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Relative Efficacy of 9-mm and 12-mm PIT Tags for Studying Little Brown Myotis (Myotis
lucifugus): a Cautionary Note
Al Sandilands1 and Derek Morningstar2
1Gray Owl Environmental Inc., 1356 Lockie Road, Branchton, ON N0B 1L0, Canada, and
2Myotistar, 51 Silverthorne Drive, Cambridge, ON N3C 0B4, Canada
Passive integrated transponders (PIT) are
commonly used to monitor bat populations
(Garroway and Broders, 2007; O’Shea et al.,
2011) and are more effective than
conventional capture-recapture studies in
determining survival rates (Ellison et al.,
2007). We studied little brown myotis
(Myotis lucifugus) at a roost in a stone shed,
with two openings, near Cambridge, in
southwestern Ontario. Our initial purpose
was to study the demography and roosting
ecology of a population exposed to white-
nose syndrome, but our project provided an
unexpected opportunity to test results
obtained using two sizes of PIT tags.
We implanted bats with tags on seven
dates from 2015 to 2017. In May 2015, we
used 12-mm tags (HPT12; 12.5 by 2.1 mm,
0.12 g, BioMark, Boise, Idaho), but upon
recommendation of the Ontario Ministry of
Natural Resources and Forestry (OMNRF),
we applied 9-mm transponders (HPT9; 9 by
2.1 mm, 0.08 g) in July and August 2015.
During August 2015, we observed that some
bats had lost their 9-mm tags or that the
transponder did not register when the animal
was recaptured. After further consultation
with OMNRF, we again implanted 12-mm
tags in May, July, and August 2016 and July
2017. In all years, we positioned two cord-
type PIT readers (BioMark IS1001) around
each opening without restricting access by
the bats. The readers ran continuously,
except during power outages, collecting data
from 2015 until the end of 2020.
We marked individuals of all age and sex
classes, but only the sample of adult females
(89) was large enough for statistical analyses.
We implanted 24 adult females with 9-mm
transponders, 54 with 12-mm units, and 11
with both sizes. The double-tagged bats
initially were implanted with 9-mm tags in
2015, and the 12-mm versions were inserted
when the animals were recaptured in 2016 or
The readers detected 11 of 35 (31.4%) 9-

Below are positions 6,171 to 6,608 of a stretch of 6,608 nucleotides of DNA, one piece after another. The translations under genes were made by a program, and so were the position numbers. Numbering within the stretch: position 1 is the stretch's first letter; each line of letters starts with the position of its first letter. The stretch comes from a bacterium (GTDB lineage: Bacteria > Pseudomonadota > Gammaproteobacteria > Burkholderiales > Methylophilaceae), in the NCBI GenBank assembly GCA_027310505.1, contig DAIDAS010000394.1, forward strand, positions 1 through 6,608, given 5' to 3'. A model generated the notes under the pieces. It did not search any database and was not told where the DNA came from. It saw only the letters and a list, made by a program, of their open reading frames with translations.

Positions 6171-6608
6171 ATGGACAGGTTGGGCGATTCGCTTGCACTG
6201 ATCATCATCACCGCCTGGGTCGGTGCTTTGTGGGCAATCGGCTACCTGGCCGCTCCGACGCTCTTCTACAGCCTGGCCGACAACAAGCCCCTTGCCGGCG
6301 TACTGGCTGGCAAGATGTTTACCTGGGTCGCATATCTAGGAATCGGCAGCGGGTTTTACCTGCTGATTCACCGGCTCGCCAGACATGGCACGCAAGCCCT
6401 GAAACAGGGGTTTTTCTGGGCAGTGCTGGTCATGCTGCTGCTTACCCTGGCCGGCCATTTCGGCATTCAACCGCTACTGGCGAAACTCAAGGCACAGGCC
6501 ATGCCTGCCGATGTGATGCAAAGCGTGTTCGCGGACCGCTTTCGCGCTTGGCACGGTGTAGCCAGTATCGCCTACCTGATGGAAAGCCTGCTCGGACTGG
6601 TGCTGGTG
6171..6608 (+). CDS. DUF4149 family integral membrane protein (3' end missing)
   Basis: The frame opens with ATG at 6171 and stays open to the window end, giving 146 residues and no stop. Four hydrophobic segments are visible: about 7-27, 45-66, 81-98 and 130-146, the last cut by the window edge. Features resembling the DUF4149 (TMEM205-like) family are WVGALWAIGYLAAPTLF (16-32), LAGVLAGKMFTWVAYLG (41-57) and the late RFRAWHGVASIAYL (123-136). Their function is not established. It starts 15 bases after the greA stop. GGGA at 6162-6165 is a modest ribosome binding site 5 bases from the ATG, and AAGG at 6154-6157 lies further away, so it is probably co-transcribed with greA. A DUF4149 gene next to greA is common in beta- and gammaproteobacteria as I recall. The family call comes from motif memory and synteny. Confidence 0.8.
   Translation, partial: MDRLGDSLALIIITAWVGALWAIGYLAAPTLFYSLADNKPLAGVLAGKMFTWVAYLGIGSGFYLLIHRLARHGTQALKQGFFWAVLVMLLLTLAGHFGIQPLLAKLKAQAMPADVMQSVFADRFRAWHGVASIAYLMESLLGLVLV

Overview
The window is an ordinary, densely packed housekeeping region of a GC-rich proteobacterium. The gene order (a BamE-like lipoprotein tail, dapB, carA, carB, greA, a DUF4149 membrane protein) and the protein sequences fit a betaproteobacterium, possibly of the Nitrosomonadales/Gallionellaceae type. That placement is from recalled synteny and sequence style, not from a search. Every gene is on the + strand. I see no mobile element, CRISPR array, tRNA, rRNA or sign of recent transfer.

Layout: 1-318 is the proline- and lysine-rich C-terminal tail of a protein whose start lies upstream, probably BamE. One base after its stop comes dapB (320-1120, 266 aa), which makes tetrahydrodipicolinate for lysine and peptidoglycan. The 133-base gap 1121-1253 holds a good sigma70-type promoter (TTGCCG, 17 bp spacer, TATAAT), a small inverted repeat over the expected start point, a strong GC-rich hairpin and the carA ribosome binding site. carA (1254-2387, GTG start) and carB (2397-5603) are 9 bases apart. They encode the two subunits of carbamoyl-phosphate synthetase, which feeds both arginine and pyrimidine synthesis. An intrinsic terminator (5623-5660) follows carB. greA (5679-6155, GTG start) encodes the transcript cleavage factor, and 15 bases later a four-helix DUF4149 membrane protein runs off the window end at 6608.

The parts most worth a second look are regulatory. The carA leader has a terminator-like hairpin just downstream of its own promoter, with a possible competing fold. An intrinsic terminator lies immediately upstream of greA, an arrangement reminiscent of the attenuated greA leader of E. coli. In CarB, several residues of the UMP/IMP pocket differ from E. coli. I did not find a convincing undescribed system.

mm tags at least once in the year of placement
and/or a subsequent year (2015–2020),
compared with 50 of 65 (76.9%) 12-mm tags
(Χ12 = 17.93; P < 0.001). Number of animals
detected in a year subsequent to the year of
capture was 7 of 35 (20%) for those carrying
9-mm units and 40 of 65 (61.5%) for bats
with 12-mm tags (Χ12 = 14.14, d.f. = 1,
P < 0.001). For 9-mm transponders, mean
number of days between first and last dates of
detection within a year was 16.5 ± 7.7 (SE)
days compared with 69.3 ± 3.6 days for 12-
mm tags (β = 51.22; t75.8 = 4.32; P < 0.001).
Mean number of days detected within a year
was 2.2 ± 0.5 days versus 24.3 ± 1.9 days for
9-mm and 12-mm tags, respectively (β =
25.69; t65.1 = 4.50, P < 0.001).
Our results suggest that 9-mm tags do not
perform as well as 12-mm tags and may lead
to inaccurate conclusions about movements
of bats and underestimates of return rates.
This was probably due to a combination of
tag loss and lower detectability of 9-mm tags.
We documented loss of some 9-mm
transponders but no loss of 12-mm units. The
signal from the 9-mm tags appeared weaker
and occasionally could not be detected even
when the bat was in hand. Ousterhout and
Bat Research News Volume 62: No. 3
Semlitsch (2014) reached similar conclusions
in a study of movements by juvenile ringed
salamanders (Ambystoma annulatum). Those
authors determined that detection and
recapture rates increased with increasing size
of PIT tag, due to the longer detection
distances of larger units, and that detection
rates decreased when the long axis of the tag
was perpendicular, rather than parallel, to a
This study was partly funded by the
Canadian Wildlife Service and the Rapid
Response Fund of the National Speleological
Society. The OMNRF issued the necessary
permits. We thank A. Alic, G. Buck, A.
Ceballos-Vasquez, R. Del Giudice, S. Fraser,
L. Greville, L. Haines, K. Hoo, S. Labrie, N.
Leava, O. Morningstar, L. Owens, R.
Perdiao, C. Risley, P. Ronald, M. Russel, B.
Talbot, and R. Valdizon for helping with field
work and decontamination of equipment. G.
Bettini conducted the statistical analyses.
Ellison, L. E., T. J. O’Shea, D. J. Newbaum,
M. A. Neubaum, R. D. Pearce, and R. A.
Bowen. 2007. A comparison of
conventional capture versus PIT reader
techniques for estimating survival and
capture probabilities of big brown bats
(Eptesicus fuscus). Acta
Garroway, C. J., and H. G. Broders. 2007.
Nonrandom association patterns at
northern long-eared bat maternity roosts.
Canadian Journal of Zoology, 85:956–
O’Shea, T. J., L. E. Ellison, and T. R.
Stanley. 2011. Adult survival and
population growth rate in Colorado big
brown bats (Eptesicus fuscus). Journal of
Ousterhout, B. H., and R. D Semlitsch.
2014. Measuring terrestrial movement
behavior using passive integrated
transponder (PIT) tags: effects of tag
size in detection, movement, survival,
and growth. Behavioral Ecology and